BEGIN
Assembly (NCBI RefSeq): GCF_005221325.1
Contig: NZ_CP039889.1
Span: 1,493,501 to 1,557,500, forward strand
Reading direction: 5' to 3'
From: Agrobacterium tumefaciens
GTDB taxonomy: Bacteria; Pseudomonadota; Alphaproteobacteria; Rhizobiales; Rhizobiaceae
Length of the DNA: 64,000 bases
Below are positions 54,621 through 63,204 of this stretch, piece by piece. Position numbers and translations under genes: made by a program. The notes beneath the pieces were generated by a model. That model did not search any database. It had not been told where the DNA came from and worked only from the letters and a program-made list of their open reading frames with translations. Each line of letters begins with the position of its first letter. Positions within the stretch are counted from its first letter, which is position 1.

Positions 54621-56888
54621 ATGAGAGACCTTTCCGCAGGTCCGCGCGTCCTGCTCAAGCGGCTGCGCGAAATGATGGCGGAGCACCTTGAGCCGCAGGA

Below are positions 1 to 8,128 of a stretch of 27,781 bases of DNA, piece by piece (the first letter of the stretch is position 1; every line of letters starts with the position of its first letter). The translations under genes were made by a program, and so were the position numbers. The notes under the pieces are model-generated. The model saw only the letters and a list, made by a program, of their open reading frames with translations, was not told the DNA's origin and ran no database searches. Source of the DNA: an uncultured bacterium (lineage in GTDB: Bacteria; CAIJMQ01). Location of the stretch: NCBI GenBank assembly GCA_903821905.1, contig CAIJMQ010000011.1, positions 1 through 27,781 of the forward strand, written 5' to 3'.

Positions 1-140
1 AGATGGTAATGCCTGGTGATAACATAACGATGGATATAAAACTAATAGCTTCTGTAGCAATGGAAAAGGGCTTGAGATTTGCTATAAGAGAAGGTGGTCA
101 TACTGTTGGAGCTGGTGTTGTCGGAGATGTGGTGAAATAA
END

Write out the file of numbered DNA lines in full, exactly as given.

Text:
Assembly (NCBI RefSeq): GCF_005221325.1
Contig: NZ_CP039889.1
Span: 1,493,501 to 1,557,500, forward strand
Reading direction: 5' to 3'
From: Agrobacterium tumefaciens
GTDB taxonomy: Bacteria; Pseudomonadota; Alphaproteobacteria; Rhizobiales; Rhizobiaceae
Length of the DNA: 64,000 bases
Below are positions 54,621 through 63,204 of this stretch, piece by piece. Position numbers and translations under genes: made by a program. The notes beneath the pieces were generated by a model. That model did not search any database. It had not been told where the DNA came from and worked only from the letters and a program-made list of their open reading frames with translations. Each line of letters begins with the position of its first letter. Positions within the stretch are counted from its first letter, which is position 1.

Positions 54621-56888
54621 ATGAGAGACCTTTCCGCAGGTCCGCGCGTCCTGCTCAAGCGGCTGCGCGAAATGATGGCGGAGCACCTTGAGCCGCAGGA

Below are positions 1 to 8,128 of a stretch of 27,781 bases of DNA, piece by piece (the first letter of the stretch is position 1; every line of letters starts with the position of its first letter). The translations under genes were made by a program, and so were the position numbers. The notes under the pieces are model-generated. The model saw only the letters and a list, made by a program, of their open reading frames with translations, was not told the DNA's origin and ran no database searches. Source of the DNA: an uncultured bacterium (lineage in GTDB: Bacteria; CAIJMQ01). Location of the stretch: NCBI GenBank assembly GCA_903821905.1, contig CAIJMQ010000011.1, positions 1 through 27,781 of the forward strand, written 5' to 3'.

Positions 1-140
1 AGATGGTAATGCCTGGTGATAACATAACGATGGATATAAAACTAATAGCTTCTGTAGCAATGGAAAAGGGCTTGAGATTTGCTATAAGAGAAGGTGGTCA
101 TACTGTTGGAGCTGGTGTTGTCGGAGATGTGGTGAAATAA